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I had a very interesting email exchange with a reader who asked why I wasn't talking about the potential for increased violence as our situation becomes more chaotic and fragmented:

But I think you avoid facing the worst possibility - world-wide chaos, fighting, and survival by luck and being in the right place at the right time.  In that scenario, maybe 100 million people survive 100 years from now (barring major nuclear war) and gradually re-stabilize a new society.  But is the experience of getting there covered in your approach?  I think most of us who write about the environment and the future avoid portraying the worst case scenarios.  Talking about fractures [between] regions along various lines does not point to billions of people starving to death or killing each other, etc.

 Since I think many others are getting worried about the potential for increasing violence in the coming years and decades, I'm publishing my response here.
 

 
You touch on something I've given a lot of thought to, culminating in my new approach.  I deliberately don't say much now about the process of getting from here to there, especially in terms of violence and the potential for authoritarian governments – both of which are all too real.

The reason I made that decision springs from my realization that the decline will involve fragmentation.  Each fragment will exhibit characteristics that spring from its unique circumstances.  The regional characteristics that develop are likely to be widely divergent, even within what may seem to us right now as monolithic regions like countries (the USA is likely to experience significant fragmentation, for example).

As a result there is a basic epistemological problem regarding predictions of human behaviour under such circumstances.  The future is inherently unknowable in any great detail, and the further out you go the worse the problem becomes.  To compound the difficulty, the situation is inherently chaotic – there are just too many variables, whose interactions cannot be accurately characterized. As a result, the situations that emerge will confound all attempts at prediction.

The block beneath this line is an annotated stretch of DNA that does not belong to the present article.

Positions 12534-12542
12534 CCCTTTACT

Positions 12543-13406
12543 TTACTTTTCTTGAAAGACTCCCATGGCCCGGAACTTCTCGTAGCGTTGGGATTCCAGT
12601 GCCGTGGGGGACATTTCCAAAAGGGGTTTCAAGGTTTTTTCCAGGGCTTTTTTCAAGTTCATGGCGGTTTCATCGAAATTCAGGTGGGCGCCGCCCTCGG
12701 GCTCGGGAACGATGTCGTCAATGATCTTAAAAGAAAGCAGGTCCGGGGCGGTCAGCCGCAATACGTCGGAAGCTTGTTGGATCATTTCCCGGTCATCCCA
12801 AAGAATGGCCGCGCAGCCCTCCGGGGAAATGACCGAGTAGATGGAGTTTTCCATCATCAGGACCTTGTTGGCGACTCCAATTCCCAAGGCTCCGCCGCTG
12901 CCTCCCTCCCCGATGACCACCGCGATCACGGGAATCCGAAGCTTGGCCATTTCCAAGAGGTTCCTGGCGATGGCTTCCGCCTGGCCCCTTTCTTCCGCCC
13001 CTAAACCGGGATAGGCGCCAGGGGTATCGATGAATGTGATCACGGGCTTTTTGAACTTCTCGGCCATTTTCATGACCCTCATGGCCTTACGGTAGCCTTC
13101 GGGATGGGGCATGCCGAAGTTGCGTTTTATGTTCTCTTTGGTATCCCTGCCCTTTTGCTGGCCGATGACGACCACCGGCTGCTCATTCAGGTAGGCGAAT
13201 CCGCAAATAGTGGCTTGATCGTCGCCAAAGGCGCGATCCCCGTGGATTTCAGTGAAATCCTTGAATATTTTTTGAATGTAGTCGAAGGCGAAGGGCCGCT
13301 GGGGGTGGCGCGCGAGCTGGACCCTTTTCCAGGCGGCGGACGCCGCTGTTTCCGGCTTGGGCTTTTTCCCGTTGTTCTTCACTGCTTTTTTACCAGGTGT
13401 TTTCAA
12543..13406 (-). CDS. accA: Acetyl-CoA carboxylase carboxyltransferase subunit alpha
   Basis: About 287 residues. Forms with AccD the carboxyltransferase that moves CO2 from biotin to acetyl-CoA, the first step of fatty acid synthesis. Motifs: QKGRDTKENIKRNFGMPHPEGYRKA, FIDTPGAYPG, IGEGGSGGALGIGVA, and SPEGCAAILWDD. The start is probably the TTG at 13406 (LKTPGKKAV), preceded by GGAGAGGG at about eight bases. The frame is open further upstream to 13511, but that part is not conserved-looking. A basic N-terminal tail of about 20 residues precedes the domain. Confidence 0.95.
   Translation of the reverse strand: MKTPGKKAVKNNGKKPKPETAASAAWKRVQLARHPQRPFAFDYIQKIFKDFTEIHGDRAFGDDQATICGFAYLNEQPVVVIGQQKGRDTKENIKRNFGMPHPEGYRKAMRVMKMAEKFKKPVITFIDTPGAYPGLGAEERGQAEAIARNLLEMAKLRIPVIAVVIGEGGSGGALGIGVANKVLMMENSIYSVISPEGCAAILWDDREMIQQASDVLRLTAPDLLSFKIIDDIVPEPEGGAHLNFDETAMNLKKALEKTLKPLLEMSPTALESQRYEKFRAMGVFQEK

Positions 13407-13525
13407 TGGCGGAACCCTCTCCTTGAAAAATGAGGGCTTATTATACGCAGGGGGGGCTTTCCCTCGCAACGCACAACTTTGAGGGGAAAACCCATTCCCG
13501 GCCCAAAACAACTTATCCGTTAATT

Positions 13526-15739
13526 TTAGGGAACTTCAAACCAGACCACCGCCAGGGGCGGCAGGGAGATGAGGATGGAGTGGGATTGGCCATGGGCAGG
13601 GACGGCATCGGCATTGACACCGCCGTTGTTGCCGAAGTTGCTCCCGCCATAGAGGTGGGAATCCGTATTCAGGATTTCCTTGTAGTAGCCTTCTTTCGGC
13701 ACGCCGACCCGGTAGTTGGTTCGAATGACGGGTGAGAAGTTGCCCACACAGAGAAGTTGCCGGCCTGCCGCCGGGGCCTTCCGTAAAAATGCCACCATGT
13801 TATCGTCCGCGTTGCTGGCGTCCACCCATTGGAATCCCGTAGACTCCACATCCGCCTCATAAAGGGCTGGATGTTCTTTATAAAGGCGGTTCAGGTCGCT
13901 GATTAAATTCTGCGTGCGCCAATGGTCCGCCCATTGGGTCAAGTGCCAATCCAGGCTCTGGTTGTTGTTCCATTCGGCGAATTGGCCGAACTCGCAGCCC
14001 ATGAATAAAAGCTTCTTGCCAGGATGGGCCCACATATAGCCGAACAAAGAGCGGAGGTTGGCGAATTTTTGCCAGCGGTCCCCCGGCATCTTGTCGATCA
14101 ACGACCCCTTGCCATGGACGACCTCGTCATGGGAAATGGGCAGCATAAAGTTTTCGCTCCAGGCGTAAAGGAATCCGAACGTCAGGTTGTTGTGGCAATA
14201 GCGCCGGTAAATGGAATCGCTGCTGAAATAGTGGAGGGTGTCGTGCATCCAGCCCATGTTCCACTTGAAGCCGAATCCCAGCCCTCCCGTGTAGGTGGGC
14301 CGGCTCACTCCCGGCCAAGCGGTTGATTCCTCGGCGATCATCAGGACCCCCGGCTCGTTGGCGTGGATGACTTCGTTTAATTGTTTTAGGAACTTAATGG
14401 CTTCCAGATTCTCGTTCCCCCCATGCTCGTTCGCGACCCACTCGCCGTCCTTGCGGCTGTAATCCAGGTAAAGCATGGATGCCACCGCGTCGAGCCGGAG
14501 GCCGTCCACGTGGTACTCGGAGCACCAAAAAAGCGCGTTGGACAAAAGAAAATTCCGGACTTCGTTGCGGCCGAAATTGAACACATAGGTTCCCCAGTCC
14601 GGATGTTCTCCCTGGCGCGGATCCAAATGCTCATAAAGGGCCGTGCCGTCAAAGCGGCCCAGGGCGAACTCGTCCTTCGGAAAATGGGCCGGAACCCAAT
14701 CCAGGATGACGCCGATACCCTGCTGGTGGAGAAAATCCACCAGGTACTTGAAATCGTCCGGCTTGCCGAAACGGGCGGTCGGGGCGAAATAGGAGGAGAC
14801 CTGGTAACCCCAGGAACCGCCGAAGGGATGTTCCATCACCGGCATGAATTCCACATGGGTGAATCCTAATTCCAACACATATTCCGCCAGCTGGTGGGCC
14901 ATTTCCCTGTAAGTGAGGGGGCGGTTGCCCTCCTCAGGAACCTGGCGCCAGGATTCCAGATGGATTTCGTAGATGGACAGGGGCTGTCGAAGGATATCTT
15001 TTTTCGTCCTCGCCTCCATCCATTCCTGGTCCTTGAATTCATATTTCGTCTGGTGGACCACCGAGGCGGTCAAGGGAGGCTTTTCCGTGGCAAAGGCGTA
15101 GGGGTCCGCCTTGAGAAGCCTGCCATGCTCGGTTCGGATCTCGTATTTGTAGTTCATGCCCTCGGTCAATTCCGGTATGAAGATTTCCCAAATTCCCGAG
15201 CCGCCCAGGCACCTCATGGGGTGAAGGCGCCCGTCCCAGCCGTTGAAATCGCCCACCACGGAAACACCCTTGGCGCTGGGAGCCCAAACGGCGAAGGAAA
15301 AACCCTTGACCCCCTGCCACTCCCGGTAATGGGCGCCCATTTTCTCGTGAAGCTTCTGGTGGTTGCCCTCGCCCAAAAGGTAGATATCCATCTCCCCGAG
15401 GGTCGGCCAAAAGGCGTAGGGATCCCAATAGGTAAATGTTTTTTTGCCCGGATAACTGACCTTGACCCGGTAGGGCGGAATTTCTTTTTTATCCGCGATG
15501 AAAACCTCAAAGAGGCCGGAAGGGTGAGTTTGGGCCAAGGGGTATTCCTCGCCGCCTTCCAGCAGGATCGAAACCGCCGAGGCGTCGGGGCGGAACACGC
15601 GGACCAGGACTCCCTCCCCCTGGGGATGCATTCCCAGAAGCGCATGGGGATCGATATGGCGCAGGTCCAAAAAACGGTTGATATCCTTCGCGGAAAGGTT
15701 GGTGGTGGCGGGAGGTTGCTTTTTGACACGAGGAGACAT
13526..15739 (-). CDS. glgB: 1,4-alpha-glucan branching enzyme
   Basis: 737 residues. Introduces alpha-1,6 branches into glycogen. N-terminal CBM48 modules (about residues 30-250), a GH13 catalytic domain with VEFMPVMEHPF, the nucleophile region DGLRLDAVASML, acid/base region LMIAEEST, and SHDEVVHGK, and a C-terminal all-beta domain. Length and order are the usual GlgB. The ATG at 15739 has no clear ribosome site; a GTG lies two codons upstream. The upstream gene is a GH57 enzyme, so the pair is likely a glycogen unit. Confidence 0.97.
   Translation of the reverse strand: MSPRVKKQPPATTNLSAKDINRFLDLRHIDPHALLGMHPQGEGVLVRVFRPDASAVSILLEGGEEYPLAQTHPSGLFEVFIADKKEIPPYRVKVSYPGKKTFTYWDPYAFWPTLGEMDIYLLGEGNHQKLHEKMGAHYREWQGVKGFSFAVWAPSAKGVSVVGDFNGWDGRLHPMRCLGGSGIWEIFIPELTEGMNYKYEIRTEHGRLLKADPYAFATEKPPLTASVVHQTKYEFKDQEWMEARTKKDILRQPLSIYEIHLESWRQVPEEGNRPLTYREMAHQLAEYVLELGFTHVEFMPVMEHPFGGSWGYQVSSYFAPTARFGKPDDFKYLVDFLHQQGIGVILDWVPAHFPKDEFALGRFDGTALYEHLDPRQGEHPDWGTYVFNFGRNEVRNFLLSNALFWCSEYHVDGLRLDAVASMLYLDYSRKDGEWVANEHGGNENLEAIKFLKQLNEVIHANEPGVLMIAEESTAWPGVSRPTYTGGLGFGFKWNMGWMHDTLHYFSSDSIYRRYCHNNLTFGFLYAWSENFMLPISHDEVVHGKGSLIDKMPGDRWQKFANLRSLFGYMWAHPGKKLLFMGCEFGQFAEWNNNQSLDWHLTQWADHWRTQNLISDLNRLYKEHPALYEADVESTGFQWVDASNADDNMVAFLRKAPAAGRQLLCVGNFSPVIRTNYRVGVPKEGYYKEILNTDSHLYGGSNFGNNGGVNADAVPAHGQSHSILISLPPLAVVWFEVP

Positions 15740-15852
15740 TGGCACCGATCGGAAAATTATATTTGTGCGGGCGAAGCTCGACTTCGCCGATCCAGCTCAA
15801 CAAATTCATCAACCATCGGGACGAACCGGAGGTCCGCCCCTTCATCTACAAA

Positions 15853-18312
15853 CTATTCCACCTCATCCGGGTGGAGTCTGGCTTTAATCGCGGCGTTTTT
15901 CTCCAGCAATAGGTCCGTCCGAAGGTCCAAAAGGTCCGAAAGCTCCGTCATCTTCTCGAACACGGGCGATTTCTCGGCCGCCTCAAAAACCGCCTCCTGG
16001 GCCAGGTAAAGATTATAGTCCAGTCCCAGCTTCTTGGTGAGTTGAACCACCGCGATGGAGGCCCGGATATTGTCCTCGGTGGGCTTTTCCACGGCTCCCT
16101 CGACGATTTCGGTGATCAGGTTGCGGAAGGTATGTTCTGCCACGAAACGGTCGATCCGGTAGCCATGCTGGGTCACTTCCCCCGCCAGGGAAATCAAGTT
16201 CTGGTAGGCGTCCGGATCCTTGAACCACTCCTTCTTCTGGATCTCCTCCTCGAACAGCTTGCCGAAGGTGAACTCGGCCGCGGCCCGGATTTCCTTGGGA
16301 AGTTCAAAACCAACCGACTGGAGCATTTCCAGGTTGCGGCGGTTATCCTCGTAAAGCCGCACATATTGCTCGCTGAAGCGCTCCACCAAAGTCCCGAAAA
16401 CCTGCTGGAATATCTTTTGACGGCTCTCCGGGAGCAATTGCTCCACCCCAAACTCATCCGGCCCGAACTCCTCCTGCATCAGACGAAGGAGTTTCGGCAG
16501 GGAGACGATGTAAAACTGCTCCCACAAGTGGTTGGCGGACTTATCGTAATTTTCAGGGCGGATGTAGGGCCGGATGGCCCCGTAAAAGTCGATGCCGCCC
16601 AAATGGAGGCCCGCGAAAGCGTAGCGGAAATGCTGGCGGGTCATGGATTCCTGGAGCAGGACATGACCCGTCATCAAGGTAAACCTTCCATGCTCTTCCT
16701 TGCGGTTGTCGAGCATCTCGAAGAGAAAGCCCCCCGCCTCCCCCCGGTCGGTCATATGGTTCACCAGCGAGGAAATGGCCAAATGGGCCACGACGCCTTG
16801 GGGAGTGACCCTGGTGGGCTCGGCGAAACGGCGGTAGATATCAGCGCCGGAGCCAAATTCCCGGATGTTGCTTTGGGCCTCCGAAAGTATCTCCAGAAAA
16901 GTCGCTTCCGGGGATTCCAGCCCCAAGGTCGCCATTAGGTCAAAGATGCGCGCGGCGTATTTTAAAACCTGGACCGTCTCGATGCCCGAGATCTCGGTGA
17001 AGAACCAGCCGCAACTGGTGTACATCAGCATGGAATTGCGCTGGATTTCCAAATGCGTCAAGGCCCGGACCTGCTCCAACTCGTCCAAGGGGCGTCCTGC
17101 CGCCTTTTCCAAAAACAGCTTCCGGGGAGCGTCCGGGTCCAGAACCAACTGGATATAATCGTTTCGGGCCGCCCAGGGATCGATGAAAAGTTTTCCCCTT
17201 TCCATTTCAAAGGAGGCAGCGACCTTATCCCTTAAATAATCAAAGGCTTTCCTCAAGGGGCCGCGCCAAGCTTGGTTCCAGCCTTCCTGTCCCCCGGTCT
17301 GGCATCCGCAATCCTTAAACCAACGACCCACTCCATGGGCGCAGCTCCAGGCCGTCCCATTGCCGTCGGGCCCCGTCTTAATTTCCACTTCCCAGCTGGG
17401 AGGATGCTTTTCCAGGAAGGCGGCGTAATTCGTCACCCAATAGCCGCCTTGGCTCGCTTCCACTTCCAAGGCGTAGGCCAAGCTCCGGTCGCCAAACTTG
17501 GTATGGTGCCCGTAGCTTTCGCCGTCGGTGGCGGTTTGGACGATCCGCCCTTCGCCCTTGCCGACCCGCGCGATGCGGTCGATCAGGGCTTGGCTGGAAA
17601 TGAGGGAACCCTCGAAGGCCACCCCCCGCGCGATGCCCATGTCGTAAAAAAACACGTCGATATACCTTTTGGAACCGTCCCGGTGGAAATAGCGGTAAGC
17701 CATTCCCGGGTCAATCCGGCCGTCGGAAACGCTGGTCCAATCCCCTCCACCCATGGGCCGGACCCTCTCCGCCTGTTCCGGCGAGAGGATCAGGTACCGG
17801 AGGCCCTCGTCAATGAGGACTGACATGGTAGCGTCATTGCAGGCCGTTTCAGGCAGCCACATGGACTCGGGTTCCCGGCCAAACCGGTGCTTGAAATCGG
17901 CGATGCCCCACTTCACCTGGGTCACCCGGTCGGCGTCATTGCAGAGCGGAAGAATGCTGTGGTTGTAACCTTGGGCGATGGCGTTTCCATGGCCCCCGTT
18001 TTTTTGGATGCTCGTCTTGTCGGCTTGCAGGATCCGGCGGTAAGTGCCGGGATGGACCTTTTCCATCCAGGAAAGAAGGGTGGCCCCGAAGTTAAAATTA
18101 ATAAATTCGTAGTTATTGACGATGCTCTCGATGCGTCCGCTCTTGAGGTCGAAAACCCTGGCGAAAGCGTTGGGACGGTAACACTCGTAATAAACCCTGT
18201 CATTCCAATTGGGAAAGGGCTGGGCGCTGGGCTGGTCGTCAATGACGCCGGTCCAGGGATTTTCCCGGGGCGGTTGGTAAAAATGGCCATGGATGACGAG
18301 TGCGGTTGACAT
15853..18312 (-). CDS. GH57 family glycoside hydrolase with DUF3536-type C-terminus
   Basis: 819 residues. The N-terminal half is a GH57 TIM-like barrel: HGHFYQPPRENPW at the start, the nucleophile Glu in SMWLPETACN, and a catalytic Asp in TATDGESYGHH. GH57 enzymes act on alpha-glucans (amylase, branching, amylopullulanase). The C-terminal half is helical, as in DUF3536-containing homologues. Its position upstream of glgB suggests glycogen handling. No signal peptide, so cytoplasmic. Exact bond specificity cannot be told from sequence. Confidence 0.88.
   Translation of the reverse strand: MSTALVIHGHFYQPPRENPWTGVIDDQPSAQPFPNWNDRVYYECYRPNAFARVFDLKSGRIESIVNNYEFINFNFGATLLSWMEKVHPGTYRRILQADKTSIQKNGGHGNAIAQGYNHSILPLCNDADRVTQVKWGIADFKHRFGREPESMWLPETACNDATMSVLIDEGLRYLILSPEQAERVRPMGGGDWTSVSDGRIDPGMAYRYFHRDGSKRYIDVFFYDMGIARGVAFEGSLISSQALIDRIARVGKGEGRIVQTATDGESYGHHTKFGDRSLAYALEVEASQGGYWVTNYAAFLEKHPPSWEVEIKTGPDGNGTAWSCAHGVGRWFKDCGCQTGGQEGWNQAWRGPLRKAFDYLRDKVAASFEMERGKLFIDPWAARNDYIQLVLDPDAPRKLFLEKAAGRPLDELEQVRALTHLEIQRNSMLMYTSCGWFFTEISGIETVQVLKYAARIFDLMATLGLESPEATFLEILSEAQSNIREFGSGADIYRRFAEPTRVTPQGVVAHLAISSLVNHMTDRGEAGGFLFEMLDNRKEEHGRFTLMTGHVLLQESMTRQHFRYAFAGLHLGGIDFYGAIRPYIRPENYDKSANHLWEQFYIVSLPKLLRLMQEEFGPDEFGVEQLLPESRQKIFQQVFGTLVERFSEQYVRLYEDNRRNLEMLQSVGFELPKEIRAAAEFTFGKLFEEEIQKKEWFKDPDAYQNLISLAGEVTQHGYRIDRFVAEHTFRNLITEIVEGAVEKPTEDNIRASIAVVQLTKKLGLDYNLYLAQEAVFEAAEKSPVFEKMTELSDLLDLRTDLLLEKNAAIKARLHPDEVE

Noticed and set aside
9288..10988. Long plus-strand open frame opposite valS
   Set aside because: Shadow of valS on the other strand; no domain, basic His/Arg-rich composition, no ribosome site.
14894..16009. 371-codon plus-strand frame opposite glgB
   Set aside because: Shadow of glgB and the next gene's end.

What that means is that any local level of violence or other social disruption is subject to the same (and probably even more) variability as the physical environment.  As the example of human reactions to being imprisoned in concentration camps hints (some became devils but some became angels), we have no way of predicting responses that will be intrinsically non-uniform.

So, in light of that, what is to be gained by dwelling on the (real) potential for escalating violence?  If someone accepts my premises, it seems that this potential will be obvious.  If I were to emphasize it, it would give the impression that I think violence will be a primary response.  The simple fact is I have no way of knowing.  Also, I do not want to give the "ammo and canned food" crowd any more support – that attitude becomes a self-fulfilling prophecy, and encouraging it is really bad karma.

Personal wisdom  will have to be flexible enough to cope with a huge variety of physical and social changes.  Fortunately, I'm coming to realize that this wisdom is not as rare as we might think .  There are a lot of people actively working to develop it, and their numbers are growing daily - it seems to be one very common response to the apprehension of the crisis.  I also believe that wisdom is an enormous "force multiplier".  A little wisdom goes a long way, and each person who has achieved some measure of it is a potential nucleus for a group of people who can respond even to prison camp circumstances with the best of their natures rather than the worst.
Source: http://paulchefurka.ca/Fragmentation_and_Violence.html  
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About author/contributor Member: chefurka (Bodhisantra (Paul) Chefurka) chefurka (Bodhisantra (Paul) Chefurka)
   Web site: http://www.paulchefurka.ca/

Member: chefurka (Bodhisantra (Paul) Chefurka) I am a Canadian ecologist with a passionate interest in outside the box responses to the converging crisis of industrial civilization.

The crisis of civilization is not simply a convergence of technical, environmental and organizational problems.  These are symptoms that are themselves being driven by a philosophical and perceptual disconnection so deep that it is best understood as a spiritual breakdown.  The disconnection goes by the name of Separation.

Our sense of separation is what allows us to see ourselves as different from and superior to the rest of the apparently non-rational universe we live in.  In this worldview the complex mutual interdependence of all the elements of the universe is replaced by a simple dualistic categorization:  there are human beings, and everything else in the universe—without exception—is a resource for us to use.

The only way to keep this planet, our one and only home in the universe, from being ultimately ravaged and devastated is to change our worldview and heal our sense of separateness.  Unless we can manage that breathtaking feat all the careful application of technology, all the well-intentioned regulations, all the unbridled cleverness of which we are so proud will do little to delay the final outcome, and nothing whatever to prevent it.

My desire is to find ways to heal that sense of separation, with the goal of helping us prepare for ecological adulthood.

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